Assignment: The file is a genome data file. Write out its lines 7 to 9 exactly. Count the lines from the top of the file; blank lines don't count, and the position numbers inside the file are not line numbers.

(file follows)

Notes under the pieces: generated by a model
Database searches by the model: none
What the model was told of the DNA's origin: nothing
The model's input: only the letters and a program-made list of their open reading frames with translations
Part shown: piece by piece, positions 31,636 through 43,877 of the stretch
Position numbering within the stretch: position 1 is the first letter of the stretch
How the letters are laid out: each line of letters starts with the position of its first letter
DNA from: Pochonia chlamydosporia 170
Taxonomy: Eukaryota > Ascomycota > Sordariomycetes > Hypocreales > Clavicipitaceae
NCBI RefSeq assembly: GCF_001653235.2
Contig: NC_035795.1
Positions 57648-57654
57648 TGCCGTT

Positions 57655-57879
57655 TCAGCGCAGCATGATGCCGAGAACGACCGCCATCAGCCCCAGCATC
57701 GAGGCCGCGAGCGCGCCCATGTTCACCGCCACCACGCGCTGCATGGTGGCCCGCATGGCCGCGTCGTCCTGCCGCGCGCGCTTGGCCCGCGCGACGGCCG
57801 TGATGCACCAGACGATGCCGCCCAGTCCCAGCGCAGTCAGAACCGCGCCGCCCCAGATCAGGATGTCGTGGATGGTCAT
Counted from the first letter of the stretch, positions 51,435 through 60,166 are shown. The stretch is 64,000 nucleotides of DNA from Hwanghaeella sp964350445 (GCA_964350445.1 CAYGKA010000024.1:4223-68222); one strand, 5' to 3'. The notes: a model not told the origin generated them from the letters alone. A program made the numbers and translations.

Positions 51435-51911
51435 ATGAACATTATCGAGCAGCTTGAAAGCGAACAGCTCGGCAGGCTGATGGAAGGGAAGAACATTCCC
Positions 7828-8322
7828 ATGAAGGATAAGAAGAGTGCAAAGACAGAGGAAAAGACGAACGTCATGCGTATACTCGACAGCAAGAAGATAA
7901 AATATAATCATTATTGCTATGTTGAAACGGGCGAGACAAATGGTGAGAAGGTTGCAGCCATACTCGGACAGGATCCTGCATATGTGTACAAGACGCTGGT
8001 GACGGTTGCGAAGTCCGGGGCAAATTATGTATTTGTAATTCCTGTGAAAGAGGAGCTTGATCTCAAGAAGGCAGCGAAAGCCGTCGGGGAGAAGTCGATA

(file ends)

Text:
How the letters are laid out: each line of letters starts with the position of its first letter
DNA from: Pochonia chlamydosporia 170
Taxonomy: Eukaryota > Ascomycota > Sordariomycetes > Hypocreales > Clavicipitaceae